Also, Renee isn’t a terribly difficult character to understand. She’s one of the few truly good cops in the GCPD, and she’s very smart. She’s a first-generation Dominican-American, and a Gotham native. Her parents are from the Dominican Republic and operate a grocery. She has an older brother. She had a Catholic upbringing. And she, like Kate, has to scream for her right to exist. Especially these days, which would really only make the whole damn show much stronger if they actually go where they should with that. Whether or not her parents are chill with her being gay is really up to the writers, but either version inevitably works. I think “lingering tension with acceptance” would probably be the most interesting place to go with that, though.
Honestly, Renee is like literally the easiest thing nail on this list. It was so easy that Christopher Nolan managed to do it in The Dark Knight with “Anna Ramirez”; they changed her name because Renee would never ever ever ever turn dirty regardless of what was at stake for her personally.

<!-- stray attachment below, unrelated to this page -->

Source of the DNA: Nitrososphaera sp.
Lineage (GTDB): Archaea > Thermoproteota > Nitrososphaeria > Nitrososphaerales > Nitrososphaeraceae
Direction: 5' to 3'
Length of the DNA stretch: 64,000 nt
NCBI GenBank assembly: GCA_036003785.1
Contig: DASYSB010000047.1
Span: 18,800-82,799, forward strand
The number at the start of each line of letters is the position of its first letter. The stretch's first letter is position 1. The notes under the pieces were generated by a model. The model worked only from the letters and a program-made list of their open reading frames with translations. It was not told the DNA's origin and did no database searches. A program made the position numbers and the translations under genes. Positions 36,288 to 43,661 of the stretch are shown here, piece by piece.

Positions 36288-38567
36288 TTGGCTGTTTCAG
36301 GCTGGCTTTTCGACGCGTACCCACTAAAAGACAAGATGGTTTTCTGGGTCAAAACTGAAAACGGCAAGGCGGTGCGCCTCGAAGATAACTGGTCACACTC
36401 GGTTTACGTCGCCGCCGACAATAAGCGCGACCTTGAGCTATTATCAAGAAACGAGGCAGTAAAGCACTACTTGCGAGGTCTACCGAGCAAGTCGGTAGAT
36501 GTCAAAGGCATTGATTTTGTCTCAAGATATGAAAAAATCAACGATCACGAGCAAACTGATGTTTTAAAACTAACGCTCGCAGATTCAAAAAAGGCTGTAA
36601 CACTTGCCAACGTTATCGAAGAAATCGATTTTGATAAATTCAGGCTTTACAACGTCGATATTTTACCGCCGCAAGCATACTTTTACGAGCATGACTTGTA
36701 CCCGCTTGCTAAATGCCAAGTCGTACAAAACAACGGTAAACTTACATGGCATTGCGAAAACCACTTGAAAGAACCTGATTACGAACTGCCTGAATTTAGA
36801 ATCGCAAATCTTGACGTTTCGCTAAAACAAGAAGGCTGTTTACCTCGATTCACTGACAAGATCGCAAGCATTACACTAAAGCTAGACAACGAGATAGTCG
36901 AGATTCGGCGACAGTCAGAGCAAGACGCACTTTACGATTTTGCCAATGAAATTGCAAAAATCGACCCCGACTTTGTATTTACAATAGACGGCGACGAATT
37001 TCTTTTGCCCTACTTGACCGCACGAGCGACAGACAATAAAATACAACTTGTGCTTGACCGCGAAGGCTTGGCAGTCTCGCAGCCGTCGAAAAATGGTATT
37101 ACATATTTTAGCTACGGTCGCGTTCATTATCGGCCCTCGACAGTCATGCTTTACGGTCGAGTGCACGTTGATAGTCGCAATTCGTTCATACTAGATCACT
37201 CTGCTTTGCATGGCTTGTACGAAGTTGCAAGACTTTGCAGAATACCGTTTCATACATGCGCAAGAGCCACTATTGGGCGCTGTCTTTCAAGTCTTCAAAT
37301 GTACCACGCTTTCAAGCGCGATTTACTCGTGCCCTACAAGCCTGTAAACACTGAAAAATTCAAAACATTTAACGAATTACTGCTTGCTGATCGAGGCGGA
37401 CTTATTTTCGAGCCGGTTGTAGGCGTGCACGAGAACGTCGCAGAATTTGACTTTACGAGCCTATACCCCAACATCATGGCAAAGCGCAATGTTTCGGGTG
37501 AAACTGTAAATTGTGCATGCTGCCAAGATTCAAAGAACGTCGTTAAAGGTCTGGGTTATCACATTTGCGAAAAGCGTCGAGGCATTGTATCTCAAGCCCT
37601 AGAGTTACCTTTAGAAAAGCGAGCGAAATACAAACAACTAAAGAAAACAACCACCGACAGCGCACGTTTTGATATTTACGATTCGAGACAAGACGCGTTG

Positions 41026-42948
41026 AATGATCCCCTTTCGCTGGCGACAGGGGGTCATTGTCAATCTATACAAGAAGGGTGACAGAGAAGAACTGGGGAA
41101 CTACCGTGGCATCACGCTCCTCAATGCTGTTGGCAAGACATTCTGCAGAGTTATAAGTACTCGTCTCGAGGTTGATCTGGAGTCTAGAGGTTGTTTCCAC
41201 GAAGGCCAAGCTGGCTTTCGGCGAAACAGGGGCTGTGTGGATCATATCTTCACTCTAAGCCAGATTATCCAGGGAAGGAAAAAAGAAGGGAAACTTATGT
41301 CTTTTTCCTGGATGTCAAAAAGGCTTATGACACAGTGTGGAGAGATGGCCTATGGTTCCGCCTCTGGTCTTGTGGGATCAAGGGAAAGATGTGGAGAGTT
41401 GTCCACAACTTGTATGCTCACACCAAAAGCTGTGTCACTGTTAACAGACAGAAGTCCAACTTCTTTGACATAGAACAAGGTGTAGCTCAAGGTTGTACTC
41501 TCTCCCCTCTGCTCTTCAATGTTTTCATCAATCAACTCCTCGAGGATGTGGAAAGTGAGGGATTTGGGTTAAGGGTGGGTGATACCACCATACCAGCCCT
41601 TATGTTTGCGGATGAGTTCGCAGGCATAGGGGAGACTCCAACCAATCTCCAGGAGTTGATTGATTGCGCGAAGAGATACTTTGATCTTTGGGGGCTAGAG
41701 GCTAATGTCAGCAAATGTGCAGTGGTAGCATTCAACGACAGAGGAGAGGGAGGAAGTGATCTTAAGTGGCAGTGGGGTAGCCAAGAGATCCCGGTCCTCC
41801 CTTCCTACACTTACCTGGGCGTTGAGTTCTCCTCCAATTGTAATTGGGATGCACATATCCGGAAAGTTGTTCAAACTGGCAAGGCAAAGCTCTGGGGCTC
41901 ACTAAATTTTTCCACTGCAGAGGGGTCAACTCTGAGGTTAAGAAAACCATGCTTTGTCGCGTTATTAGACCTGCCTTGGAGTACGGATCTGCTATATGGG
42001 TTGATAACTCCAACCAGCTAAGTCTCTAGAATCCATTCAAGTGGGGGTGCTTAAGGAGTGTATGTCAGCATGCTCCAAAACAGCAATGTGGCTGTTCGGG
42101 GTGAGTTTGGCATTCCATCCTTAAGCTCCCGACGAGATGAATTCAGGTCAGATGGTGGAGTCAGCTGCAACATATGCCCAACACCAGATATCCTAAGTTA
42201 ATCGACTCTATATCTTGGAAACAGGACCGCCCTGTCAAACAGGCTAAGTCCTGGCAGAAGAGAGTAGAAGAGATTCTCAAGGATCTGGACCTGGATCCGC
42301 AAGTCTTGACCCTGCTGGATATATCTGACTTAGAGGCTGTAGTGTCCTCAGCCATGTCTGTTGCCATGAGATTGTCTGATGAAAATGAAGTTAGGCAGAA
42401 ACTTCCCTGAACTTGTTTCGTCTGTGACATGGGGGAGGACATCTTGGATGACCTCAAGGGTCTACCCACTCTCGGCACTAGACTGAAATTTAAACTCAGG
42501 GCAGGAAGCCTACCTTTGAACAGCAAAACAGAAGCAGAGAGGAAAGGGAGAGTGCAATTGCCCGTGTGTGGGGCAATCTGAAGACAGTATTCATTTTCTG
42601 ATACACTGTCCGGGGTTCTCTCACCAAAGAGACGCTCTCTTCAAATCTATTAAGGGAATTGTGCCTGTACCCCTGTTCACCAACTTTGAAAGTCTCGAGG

I have so many ideas as to how they could pull this off as a surprise, some more clever than others, but ultimately removing Beth from the equation would be unwise. The connection she has with her sister, and the destruction of Beth’s agency paralleled with Kate’s refusal to have hers diminished is an important dynamic. Y’know, because, again, being the Batwoman is an active decision. Whether or not they just adapt Elegy faithfully and do the whole Religion of Crime thing is up in the air, but distinguishing Kate further from Batman is something that this show really needs to do. And Beth’s existence is not-being-dead is a strong step in that direction. Coupled with Kate’s relationship with Jacob, it really hammers home the importance of her literal family rather than Bruce’s typical emphasis of found family.
If we kept going into the way in which Kate is a hot mess and hilariously dramatic about her own bullshit, and yet also hyper genre-savvy, we’d be here literally all night, so this is as good a place as any to leave it. The thing is, while this list was fun to compile and exciting in its own way, I’m just not hopeful about the show. It has a chance of being decent. I get that things sometimes need to change with adaptation, but some things really just don’t work if you fuck with the foundation too much.
This list is the best foundation I can think of. Now we wait.